From the Boy Scouts of America to the Catholic Church, youth service organizations have come under fire in recent years for what has appeared to be an alarming prevalence of child abuse cases, causing some to speculate about these groups’ safety. Do youth organizations pose a particular risk for abuse because the individuals who staff them aren’t sufficiently supervised? Do these groups attract people with abusive inclinations?
A study led by UNH’s David Finkelhor to address these questions was published by JAMA Pediatrics in February with some interesting results: the rate of abuse among children and adolescents by individuals in organizations that serve youth, including schools and recreational groups, was low compared with rates of abuse by family members and other adults. Combining data from three national telephone surveys of 13,052 children up to age 17, Finkelhor worked with colleagues at UNH’s Crimes Against Children Research Center and at Sewanee, the University of the South to calculate prevalence rates for youth organization-related abuse. He then compared those rates with those for family and non-family, non-youth organization related abuse. At less than one percent (0.8 percent) over respondents’ lifetimes, the reported rate of abuse in youth organization settings was dwarfed by the 11.4 percent rate reported in family settings as well as the 5.9 percent rate for non-family, non-youth organizations.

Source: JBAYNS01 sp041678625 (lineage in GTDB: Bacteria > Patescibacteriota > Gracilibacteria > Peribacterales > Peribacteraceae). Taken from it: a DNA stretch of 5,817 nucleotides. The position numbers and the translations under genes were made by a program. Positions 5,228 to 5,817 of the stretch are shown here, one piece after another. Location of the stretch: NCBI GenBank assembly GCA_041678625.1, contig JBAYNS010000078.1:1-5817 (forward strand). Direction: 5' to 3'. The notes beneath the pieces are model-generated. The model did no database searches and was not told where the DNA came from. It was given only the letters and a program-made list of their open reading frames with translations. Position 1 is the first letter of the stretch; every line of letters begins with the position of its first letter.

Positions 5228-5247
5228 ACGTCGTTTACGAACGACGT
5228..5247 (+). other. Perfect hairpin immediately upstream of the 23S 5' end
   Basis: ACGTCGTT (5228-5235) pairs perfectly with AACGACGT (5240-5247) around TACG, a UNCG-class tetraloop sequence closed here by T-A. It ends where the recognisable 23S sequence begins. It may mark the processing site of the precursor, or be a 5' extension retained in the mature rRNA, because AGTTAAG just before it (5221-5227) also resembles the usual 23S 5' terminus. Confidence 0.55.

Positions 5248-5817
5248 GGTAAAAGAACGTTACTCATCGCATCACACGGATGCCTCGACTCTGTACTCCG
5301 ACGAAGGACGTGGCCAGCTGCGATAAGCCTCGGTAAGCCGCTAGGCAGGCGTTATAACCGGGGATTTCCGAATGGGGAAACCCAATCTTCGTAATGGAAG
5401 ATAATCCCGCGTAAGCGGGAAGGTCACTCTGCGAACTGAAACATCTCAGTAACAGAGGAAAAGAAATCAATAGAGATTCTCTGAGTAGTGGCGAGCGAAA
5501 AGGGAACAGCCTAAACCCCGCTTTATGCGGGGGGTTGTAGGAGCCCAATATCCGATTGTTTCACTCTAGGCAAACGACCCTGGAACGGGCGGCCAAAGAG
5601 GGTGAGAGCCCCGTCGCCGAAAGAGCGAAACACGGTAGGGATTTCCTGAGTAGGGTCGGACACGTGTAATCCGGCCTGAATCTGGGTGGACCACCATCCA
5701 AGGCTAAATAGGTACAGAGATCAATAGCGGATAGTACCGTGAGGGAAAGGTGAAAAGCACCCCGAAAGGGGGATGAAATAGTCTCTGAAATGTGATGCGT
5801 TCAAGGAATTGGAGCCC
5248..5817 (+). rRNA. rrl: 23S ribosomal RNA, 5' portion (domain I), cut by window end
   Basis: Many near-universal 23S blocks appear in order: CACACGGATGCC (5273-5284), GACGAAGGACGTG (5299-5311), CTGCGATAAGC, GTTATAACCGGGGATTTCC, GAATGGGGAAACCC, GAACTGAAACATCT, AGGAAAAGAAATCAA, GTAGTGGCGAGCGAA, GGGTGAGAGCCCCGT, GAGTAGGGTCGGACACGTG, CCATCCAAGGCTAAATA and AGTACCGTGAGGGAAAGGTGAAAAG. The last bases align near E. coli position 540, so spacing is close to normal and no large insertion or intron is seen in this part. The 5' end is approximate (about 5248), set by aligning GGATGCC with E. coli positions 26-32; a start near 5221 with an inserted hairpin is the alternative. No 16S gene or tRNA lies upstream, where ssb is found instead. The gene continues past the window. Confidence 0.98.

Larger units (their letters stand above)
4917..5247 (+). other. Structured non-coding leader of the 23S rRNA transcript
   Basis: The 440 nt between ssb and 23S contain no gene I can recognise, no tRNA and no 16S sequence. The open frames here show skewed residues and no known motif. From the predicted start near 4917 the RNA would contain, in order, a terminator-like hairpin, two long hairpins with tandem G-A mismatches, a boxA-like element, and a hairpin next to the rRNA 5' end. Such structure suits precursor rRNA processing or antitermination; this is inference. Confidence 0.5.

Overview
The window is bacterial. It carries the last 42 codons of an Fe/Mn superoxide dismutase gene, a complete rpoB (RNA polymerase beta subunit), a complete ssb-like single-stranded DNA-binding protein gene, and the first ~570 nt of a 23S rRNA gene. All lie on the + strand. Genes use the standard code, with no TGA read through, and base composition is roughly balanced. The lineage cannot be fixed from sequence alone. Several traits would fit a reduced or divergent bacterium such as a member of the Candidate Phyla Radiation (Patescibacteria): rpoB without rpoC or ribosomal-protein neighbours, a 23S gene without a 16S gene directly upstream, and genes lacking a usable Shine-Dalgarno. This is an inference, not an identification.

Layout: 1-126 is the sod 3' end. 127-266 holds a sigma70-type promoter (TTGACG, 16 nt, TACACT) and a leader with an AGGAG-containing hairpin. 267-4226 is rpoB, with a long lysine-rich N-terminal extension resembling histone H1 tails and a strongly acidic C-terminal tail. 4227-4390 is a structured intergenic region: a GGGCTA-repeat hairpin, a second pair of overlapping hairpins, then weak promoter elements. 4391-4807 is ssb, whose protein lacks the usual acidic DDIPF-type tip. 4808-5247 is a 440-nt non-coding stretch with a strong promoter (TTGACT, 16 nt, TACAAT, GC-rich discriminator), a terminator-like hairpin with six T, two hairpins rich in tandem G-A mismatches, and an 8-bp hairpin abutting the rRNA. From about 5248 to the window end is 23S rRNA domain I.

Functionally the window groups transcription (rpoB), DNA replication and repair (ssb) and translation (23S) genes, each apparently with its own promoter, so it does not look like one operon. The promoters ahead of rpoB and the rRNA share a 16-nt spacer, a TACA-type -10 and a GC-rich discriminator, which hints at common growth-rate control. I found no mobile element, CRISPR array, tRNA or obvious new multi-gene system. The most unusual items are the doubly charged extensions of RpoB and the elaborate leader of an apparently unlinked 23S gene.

Finkelhor cautions that, while the rate is quite low, absolute cases of youth service setting abuses ranging from verbal aggression to physical and sexual assault do indeed exist, and merit continued prevention efforts. At the same time, he hopes the results of the study will help allay some of the anxiety that has been created by a small number of highly publicized youth organization-based cases, which may be deterring families from making use of excellent and affordable childcare resources.
Originally published in UNH Magazine Spring 2016 Issue